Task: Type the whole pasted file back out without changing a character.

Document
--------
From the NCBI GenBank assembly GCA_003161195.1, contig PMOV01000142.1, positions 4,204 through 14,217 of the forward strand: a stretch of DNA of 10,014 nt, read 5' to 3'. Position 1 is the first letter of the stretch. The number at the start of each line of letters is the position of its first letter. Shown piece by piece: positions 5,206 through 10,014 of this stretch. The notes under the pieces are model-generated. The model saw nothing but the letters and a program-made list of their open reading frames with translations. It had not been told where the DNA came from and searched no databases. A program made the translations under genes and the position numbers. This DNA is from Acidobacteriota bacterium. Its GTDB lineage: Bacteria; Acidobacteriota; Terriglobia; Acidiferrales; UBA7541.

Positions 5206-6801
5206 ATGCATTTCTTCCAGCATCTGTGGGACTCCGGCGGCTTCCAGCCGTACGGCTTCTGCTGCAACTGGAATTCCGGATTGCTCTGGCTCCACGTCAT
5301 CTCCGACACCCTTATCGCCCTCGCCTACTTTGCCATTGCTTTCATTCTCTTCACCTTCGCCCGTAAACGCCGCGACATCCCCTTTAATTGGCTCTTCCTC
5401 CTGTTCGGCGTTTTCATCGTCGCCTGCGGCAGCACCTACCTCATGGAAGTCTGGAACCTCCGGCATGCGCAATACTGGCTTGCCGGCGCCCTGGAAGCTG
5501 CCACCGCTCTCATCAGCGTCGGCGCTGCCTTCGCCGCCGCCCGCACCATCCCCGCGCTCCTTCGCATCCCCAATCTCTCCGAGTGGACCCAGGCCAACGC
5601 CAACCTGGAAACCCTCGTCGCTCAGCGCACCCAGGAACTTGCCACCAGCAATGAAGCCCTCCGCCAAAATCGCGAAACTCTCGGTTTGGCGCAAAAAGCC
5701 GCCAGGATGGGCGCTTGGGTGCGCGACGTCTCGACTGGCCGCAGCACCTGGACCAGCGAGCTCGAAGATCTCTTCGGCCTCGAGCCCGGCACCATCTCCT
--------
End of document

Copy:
From the NCBI GenBank assembly GCA_003161195.1, contig PMOV01000142.1, positions 4,204 through 14,217 of the forward strand: a stretch of DNA of 10,014 nt, read 5' to 3'. Position 1 is the first letter of the stretch. The number at the start of each line of letters is the position of its first letter. Shown piece by piece: positions 5,206 through 10,014 of this stretch. The notes under the pieces are model-generated. The model saw nothing but the letters and a program-made list of their open reading frames with translations. It had not been told where the DNA came from and searched no databases. A program made the translations under genes and the position numbers. This DNA is from Acidobacteriota bacterium. Its GTDB lineage: Bacteria; Acidobacteriota; Terriglobia; Acidiferrales; UBA7541.

Positions 5206-6801
5206 ATGCATTTCTTCCAGCATCTGTGGGACTCCGGCGGCTTCCAGCCGTACGGCTTCTGCTGCAACTGGAATTCCGGATTGCTCTGGCTCCACGTCAT
5301 CTCCGACACCCTTATCGCCCTCGCCTACTTTGCCATTGCTTTCATTCTCTTCACCTTCGCCCGTAAACGCCGCGACATCCCCTTTAATTGGCTCTTCCTC
5401 CTGTTCGGCGTTTTCATCGTCGCCTGCGGCAGCACCTACCTCATGGAAGTCTGGAACCTCCGGCATGCGCAATACTGGCTTGCCGGCGCCCTGGAAGCTG
5501 CCACCGCTCTCATCAGCGTCGGCGCTGCCTTCGCCGCCGCCCGCACCATCCCCGCGCTCCTTCGCATCCCCAATCTCTCCGAGTGGACCCAGGCCAACGC
5601 CAACCTGGAAACCCTCGTCGCTCAGCGCACCCAGGAACTTGCCACCAGCAATGAAGCCCTCCGCCAAAATCGCGAAACTCTCGGTTTGGCGCAAAAAGCC
5701 GCCAGGATGGGCGCTTGGGTGCGCGACGTCTCGACTGGCCGCAGCACCTGGACCAGCGAGCTCGAAGATCTCTTCGGCCTCGAGCCCGGCACCATCTCCT